oh, you know.

2010-05-06 08:41:49.000 – Drew Hill,  Summit Intern

A Rare Peak Through the Clouds from the Obs Room

I’ve just returned from a 5-day stint hunting for an apartment in New Haven. Luckily, I made it out alive (by the skin of my teeth!), and found an affordably lush apartment to boot. Unluckily, I missed the last few days of serious snow coverage on Mount Washington. I won’t blog the details, as Mike already wrote a pretty good comment about the fresh summer feeling permeating the summit, but I will say: the ability of the weather and ground conditions to change SO rapidly up here is absolutely mind-blowing.

In other news, it’s foggy up here again– huh, go figure. The radar is showing thunderstorms, but we’ve yet to see a flash of lightning. I’m excited! So far, my internship has seen only one other thunderstorm, and I hear getting struck by lightning is a must-have-experience. Ok, let me rephrase that: I hear being in the tower during a lightning-strike is a must-have experience. As rumor has it, lightning striking the tower creates a high-pitched ting– much like the sound a golf ball makes when you accidentally drive it into your girlfriend’s father’s new car… oops– and is followed, very shortly thereafter, by a gawsh-awful thunderclap. I’ll keep you updated.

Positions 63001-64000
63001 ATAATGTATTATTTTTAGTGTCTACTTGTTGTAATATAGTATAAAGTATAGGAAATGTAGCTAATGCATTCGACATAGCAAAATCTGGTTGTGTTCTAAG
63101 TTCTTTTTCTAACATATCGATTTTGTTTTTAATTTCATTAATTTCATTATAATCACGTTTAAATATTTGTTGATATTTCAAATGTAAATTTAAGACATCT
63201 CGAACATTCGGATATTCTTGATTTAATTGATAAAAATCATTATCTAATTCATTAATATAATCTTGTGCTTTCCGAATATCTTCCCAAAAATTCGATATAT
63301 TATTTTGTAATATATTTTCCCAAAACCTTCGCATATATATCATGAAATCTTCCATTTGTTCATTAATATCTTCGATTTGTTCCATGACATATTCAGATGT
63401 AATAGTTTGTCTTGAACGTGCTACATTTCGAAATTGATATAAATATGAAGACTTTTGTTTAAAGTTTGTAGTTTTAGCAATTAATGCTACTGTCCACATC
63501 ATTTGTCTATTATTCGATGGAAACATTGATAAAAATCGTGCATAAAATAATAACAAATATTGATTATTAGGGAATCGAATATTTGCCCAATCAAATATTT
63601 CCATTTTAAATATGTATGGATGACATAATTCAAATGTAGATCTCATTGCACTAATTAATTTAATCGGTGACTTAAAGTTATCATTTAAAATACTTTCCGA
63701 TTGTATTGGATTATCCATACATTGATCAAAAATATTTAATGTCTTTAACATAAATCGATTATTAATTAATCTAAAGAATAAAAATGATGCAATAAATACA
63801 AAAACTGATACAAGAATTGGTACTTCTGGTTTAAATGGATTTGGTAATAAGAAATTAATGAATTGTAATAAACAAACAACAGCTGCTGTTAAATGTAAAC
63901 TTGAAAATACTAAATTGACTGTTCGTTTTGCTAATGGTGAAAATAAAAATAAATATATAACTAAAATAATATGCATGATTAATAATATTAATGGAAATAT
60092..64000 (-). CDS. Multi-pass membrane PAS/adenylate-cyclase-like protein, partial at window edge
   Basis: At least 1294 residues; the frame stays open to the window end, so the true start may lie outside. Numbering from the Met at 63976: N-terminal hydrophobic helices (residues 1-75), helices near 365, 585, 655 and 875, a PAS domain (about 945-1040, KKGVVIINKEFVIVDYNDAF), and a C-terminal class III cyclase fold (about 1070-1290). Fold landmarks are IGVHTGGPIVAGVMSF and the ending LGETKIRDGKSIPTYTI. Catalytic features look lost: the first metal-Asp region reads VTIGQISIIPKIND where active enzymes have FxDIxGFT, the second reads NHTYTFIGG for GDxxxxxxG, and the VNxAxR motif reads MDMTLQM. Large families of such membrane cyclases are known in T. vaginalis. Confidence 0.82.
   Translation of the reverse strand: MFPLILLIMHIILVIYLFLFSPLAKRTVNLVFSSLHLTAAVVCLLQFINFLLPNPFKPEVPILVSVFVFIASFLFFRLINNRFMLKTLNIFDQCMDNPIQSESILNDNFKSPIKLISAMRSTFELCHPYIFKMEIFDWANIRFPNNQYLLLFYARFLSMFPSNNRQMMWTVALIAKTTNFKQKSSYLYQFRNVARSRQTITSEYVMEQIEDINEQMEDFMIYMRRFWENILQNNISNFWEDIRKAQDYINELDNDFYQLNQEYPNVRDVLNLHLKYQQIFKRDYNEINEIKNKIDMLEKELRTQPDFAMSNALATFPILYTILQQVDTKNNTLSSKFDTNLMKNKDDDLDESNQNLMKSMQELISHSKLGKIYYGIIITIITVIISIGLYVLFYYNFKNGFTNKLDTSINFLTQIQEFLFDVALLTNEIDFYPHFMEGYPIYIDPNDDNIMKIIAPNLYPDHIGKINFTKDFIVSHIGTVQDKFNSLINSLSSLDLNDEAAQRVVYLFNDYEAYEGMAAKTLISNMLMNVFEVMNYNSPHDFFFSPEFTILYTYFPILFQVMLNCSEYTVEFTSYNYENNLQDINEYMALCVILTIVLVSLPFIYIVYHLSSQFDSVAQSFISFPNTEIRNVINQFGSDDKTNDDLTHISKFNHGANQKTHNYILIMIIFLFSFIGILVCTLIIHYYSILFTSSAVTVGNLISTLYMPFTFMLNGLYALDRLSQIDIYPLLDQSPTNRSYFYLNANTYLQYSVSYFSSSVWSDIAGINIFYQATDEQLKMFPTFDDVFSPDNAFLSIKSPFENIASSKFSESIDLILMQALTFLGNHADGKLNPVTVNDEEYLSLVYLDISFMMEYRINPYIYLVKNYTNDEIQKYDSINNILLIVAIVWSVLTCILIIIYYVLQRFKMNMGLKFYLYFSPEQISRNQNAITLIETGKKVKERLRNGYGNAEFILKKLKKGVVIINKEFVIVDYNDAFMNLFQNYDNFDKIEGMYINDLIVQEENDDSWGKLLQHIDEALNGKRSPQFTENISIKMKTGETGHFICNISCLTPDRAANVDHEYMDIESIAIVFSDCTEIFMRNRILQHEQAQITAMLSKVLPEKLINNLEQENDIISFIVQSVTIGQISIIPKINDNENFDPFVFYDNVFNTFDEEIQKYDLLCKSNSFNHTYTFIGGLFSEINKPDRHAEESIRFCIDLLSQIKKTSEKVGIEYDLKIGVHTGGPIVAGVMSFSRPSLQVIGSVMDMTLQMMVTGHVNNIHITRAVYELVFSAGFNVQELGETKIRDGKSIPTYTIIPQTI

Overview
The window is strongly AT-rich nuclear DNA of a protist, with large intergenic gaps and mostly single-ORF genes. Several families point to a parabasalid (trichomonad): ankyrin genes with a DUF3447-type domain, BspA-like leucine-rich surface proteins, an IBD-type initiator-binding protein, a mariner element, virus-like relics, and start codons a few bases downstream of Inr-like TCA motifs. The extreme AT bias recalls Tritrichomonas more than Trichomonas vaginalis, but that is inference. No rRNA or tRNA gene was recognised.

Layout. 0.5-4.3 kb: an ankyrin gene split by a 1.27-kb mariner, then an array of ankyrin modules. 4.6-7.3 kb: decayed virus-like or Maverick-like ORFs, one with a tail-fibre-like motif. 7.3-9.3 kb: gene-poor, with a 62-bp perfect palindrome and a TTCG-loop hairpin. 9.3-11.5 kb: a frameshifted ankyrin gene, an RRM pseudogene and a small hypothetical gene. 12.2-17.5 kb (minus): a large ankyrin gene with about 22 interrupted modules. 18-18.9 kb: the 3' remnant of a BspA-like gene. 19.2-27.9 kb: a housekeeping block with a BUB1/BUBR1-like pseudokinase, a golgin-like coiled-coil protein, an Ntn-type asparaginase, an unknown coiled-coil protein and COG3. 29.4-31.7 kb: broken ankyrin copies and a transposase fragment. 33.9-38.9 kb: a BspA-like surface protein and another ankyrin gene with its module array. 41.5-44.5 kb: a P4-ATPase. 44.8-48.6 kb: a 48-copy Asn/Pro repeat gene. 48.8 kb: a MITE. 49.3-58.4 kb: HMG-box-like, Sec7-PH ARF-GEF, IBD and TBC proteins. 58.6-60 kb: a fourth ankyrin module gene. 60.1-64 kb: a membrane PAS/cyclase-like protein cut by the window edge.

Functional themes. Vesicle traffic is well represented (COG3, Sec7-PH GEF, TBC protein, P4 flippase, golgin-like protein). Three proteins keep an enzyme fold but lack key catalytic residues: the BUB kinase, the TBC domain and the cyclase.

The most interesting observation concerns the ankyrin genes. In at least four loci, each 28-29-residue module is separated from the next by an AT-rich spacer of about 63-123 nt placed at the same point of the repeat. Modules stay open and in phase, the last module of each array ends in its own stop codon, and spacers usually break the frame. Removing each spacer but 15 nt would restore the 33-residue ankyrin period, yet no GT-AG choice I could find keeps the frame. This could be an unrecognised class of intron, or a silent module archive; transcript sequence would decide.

Speaking of updates, there has been some progress on Project: Good Weather Shift Century Club– for all of you faithful comment readers unfamiliar with this, the Century Club is a time-honored tradition on the summit; a guild whose esteemed members are bonded through their experiences risking life and limb in harrowing circumnavigations of the Observatory Deck in 100+ mph winds. If you’ll remember back to last Friday, I was bent on a bit of a rant about how my shift has been unable to experience 100mph winds this winter, let alone play in them. Well, the weather models show some pretty serious pressure gradients which have led Staff Meteorologist Mike Carmon to believe that my last day up here (Friday) may just bring us our chance!

Fingers crossed!


Drew Hill,  Summit Intern

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